The Brazilian Society of Tropical Medicine (BSTM) was established in the 1960s in an effort to bring together numerous academic members, professors and researchers from different universities and faculties throughout the country as a counterpoint to the Brazilian Society of Hygiene (Sociedade Brasileira de Higiene – SBH). In those days, the SBH experienced a marked reduction in activity that continued until it ceased to exist. It must be remembered that the SBH, which was established in the 1920s, was very important and was the leader in the control of parasitic endemic diseases through its various programs and projects. In the beginning, the members of the SBH were mostly health workers but also included researchers and professors. Carlos Chagas was one of the many active and important presidents that belonged to this society.
Over the decades, there was a separation in Brazil between the activities and claims of the so-called sanitarians, who participated in control services, and the activities of researchers and university professors.
The BSTM was very important in re-founding the Brazilian Society of Parasitology (Sociedade Brasileira de Parasitologia – SBP), which was originally founded in 1965. Dr. Wladimir Lobato Paraense was its first president and was followed by Professor Amilcar Vianna Martins. With Martins’ forfeiture and mandatory retirement in 1969 due to the infamous Institutional Act n° 5, produced by the military dictatorship that assumed control of the country in 1964, the Society ceased to function. However, it was re-established in 1975 under the leadership of Professor Rubens Campos from the State of São Paulo.
For 10 years, the Society held combined annual meetings with the BSTM, from which it received all of its necessary support and funding. It is valuable to note that expert groups were created in the BSTM, sometimes formally or informally. These groups were extremely important because they could ensure that ineffective drugs and vaccines for the treatment of Chagas disease were not offered for sale. Similarly, glucosamine and other inactive drugs were not approved for the treatment of schistosomiasis. In addition, the Society also participated in the design of policies in the area of Public Health by the Ministry of Health and/or state health departments.
However, in the 1980s, due to disagreements between two members of the BSTM disputing the Chair of Tropical Medicine at the M edical Faculty of São Paulo University, the Brazilian Society of Infectious Diseases (Sociedade Brasileira de Doenças Infecciosas – SBDI) was founded. Within a few years, the SBDI began to have a strong influence in this area. In addition, the creation of the SBDI satisfied a significant number of medical professionals in the infectious disease field who did not feel at ease in the BSTM. The two Societies contributed a great deal to the development of knowledge in their respective areas, and although there have been several attempts to merge the two organizations, they remain distinct to this day. Currently, the two Societies fulfill their distinct roles, coexist in an environment of collaboration and mutual respect and are a benefit to Brazil.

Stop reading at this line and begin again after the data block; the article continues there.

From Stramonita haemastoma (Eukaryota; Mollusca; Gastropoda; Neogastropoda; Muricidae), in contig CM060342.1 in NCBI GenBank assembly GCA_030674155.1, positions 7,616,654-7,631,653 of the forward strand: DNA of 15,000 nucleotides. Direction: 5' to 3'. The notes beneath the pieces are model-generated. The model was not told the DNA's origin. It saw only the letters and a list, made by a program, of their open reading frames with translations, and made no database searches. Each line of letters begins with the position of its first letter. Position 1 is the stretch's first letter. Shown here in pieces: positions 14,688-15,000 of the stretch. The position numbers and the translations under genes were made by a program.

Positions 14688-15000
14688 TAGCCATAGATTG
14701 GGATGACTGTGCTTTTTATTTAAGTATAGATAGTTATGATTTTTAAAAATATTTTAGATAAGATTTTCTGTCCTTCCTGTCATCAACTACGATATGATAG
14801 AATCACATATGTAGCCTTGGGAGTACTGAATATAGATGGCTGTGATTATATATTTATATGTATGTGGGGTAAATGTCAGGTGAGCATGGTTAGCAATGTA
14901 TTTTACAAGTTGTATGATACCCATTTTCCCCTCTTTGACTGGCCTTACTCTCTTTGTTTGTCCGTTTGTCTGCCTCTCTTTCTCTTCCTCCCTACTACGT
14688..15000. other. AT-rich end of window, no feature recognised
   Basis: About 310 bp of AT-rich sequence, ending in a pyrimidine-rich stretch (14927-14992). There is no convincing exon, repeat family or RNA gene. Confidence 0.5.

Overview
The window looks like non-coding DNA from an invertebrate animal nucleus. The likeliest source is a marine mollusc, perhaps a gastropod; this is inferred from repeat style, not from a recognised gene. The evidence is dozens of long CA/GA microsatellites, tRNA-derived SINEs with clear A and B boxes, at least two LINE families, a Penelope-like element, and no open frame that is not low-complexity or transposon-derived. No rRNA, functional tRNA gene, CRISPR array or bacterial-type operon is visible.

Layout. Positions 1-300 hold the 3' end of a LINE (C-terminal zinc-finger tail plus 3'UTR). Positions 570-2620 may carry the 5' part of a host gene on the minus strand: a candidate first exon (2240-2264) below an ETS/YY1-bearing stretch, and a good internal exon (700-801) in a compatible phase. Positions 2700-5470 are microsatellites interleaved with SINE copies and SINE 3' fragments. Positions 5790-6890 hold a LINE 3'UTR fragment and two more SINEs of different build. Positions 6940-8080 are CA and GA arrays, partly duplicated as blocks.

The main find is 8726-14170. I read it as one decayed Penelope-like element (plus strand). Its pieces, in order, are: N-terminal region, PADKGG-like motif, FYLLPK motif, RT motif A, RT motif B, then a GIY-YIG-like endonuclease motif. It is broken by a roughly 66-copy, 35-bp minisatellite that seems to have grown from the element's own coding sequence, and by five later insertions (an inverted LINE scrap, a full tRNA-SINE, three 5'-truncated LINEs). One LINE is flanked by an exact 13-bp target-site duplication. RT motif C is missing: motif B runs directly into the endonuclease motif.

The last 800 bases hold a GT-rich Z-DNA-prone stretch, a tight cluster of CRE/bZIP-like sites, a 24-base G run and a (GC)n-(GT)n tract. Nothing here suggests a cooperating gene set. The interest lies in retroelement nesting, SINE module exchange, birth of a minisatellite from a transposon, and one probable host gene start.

In the history of the BSTM (in particular, in the development and growth of this Society), the importance of the withdrawal of the general secretariat’s fixed headquarters in Rio de Janeiro should also be stressed. As a result, the general secretariat became mobile, that is, located next to each president, which allows decision-making by the board. Additionally, the position is rotated every two years among the different states of the Federation. This reorganization reduced the concentration of power in the hands of the general secretary, which occurred in the beginning of the BSTM’s activities.
The importance of the assemblies held in all of the annual congresses must be emphasized. Examples of beneficial outcomes of these assemblies include the decision that guided the ethical relationship of the Society with the pharmaceutical industries and the development of an excellent journal, among others.
In this summary, we have raised some issues that may become important topics for further research; we have explained why our Society was founded; and we have described its striking productivity and participation in the creation, development and application of knowledge in the area of tropical medicine for the benefit of the Brazilian population.